"I’ll give some of the credit to experience and some of it to trust between coaches and players," Rutland said. "We go out there and we know what’s expected of us. The coaches have enough faith in us and enough trust in us to get job done, whatever the call may be. Whether we’re blitzing or we’re in zone coverage or man coverage. The coaches have so much trust in us, from the secondary down on to D-line, that it’s really opened up the playbook."

Rutland, a senior, has been one of the reasons why the coaches trust the unit. Rutland has adjusted to the team's more aggressive style under coordinator Dave Steckel and life as a team captain.

"My role is a lot more important than it’s been," Rutland said. "When there's a time to step up and say something, I enjoy being that guy. That’s the biggest thing, but even in practice or before a game or after the game, during the game, anything I can do. I like to go out there, make sure I’m doing my best and send a positive message with a great example to my teammates."

Texas A&M will be the toughest test yet for Missouri, and it won't get any easier. The Tigers host Oklahoma next week and travel to Lincoln for what could be a de facto Big 12 North championship game on Oct. 30. They will face the Huskers dynamic running game spearheaded by freshman quarterback Taylor Martinez.

So far a defense that returned nine starters from last year's team, but lost linebacker Sean Weatherspoon and defensive tackle Jaron Baston, has been as good or better than anyone might have expected.

"Players, athletes get better, if they’re good athletes and they keep working hard to improve and get better. People say they have so many starters back, but if the starters aren’t very good, it’s not going to matter," Pinkel said. "We have many tests to go here, but very pleased with the progress so far."

What we learned in the Big 12: Week 6

October, 10, 2010
1. Taylor Martinez is a Heisman candidate. We're five games into the season. Martinez is a redshirt freshman who's played one conference game. Yes. It's a little early. He's going to make mistakes. But as it stands right now, Martinez has given the Big 12 its first legitimate candidate for the Heisman Trophy. When Nebraska's defense plays well like it did against Kansas State, Nebraska looks very scary, knowing that it may only be a matter of time before Martinez gets loose. He's going to get his carries every week, and when he gets in the open field, he's probably going to outrun whoever meets him there.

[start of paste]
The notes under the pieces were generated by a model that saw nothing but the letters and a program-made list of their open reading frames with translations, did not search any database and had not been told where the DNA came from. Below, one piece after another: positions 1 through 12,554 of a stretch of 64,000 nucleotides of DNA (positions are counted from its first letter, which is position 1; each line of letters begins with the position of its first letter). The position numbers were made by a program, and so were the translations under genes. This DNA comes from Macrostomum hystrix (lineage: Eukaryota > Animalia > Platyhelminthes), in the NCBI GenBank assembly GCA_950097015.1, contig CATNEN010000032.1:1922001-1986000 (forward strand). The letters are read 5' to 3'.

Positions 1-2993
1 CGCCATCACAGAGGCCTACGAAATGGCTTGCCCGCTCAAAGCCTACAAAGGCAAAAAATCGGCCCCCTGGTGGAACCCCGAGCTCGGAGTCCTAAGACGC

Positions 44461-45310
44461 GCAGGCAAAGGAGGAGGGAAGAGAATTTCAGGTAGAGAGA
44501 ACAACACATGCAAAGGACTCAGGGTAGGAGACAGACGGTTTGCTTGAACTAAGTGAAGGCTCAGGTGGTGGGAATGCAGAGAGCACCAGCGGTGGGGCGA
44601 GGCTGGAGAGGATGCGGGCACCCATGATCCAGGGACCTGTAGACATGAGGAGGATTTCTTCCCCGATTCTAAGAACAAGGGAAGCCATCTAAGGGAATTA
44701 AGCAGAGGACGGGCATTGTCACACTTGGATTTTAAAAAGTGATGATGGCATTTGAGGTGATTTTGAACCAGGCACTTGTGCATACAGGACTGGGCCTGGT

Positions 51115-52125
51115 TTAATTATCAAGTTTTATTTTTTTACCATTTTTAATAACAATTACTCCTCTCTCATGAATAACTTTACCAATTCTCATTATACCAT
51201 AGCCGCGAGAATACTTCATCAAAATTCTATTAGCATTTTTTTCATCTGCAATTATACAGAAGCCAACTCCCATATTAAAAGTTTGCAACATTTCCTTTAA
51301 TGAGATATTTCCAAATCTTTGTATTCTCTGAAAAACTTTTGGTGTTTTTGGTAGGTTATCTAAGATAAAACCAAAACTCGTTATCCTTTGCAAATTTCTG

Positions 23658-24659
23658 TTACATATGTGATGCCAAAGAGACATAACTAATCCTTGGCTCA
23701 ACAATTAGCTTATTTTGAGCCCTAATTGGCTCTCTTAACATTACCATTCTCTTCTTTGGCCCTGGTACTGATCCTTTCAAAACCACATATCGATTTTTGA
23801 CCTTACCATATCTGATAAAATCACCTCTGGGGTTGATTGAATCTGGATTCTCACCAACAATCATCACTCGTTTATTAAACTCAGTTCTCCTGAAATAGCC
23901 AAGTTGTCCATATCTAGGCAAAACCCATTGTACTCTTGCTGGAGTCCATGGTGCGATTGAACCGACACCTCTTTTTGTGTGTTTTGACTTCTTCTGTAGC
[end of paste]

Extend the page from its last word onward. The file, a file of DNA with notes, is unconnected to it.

2. It's time to take Missouri's defense seriously. Talk all you want about strength of schedule, but so far, this defense looks like one of Gary Pinkel's best. The loss of linebacker Sean Weatherspoon hurts in the leadership department, but the other nine starters have forged together a defense that looks like one of the Big 12's best midway through the season. We'll find out more when the Tigers see the best offense they've faced all season in Texas A&M next weekend, but Missouri is giving up just more than 11 points a game -- good for a spot in the top three nationally and No. 1 in the Big 12. I don't care who you're playing, shutouts are hard to come by in conference play. And the ballhawking Tigers are in the national top 10 in turnover margin, tied for second in the Big 12 with Oklahoma State. Like Missouri's defensive coaches love to emphasize, "It's all about the ball!" And all of a sudden, that leaky secondary that ranked outside the national top 100 last year is stocked with experienced juniors and seniors tired of giving up big plays.

[+] EnlargeCollin Klein
Denny Medley/US PresswireCollin Klein's performance Saturday reopened the quarterback competition at Kansas State.
3. Quarterbacks who lose preseason competitions should keep the faith. First, we had Jordan Webb at Kansas, who took over for Kale Pick after a season-opening loss and got the Jayhawks a win over Georgia Tech. This week, two more quarterbacks got their chance. Collin Klein stepped in for Carson Coffman at Kansas State, and coach Bill Snyder says the job is back up for grabs. Colorado's Cody Hawkins stepped in for Tyler Hansen, but didn't manage to put any points on the board for the Buffs in a 26-0 loss to Missouri. Coach Dan Hawkins insisted after the game that Hansen was still his starter, but hey, you never know. A slow start next week for Buffs against Baylor may mean another appearance for the senior backup.

4. Texas A&M's season is in serious jeopardy. It has to be frustrating for Texas A&M, who isn't that far from being 5-0, but they have two one-possession losses to ranked teams, Oklahoma State and Arkansas. That's not to say the Aggies don't have major issues on offense--quarterback Jerrod Johnson only managed to complete 15-of-40 passes against Arkansas--but that much-needed defensive improvement has arrived. Now that it's here, turnovers and poor execution have landed the Aggies at 3-2, staring down the barrel at 3-3 with a ranked Missouri team carrying lots of momentum into College Station next week. As one Texas A&M scribe said in the press box after Saturday's loss, "Now if that 2009 offense could come play with the 2010 defense, this team might have something." But alas, despite the best efforts of Doc Brown, they can't. Texas A&M needs badly to beat the Tigers next week.

5. Texas Tech is back off the mat. No team had their proverbial backs against the wall more than Texas Tech this week, facing Baylor in the Cotton Bowl. But for the Red Raiders, 45-38 winners, it's amazing how much better 1-2 looks than 0-3, isn't it? Texas Tech now has to ready themselves for a gigantic showdown in Lubbock with a red-hot Oklahoma State offense coordinated by familiar face Dana Holgorsen, who spent eight years in Lubbock as a coordinator for Mike Leach. A win means a lot remains on the table, with a 2-2 record holding the tiebreaker against Oklahoma State. But if Texas Tech hadn't won on Saturday, a season without a bowl game would have been a possibility.

Opening camp: Missouri

August, 5, 2010
Schedule: Practice starts today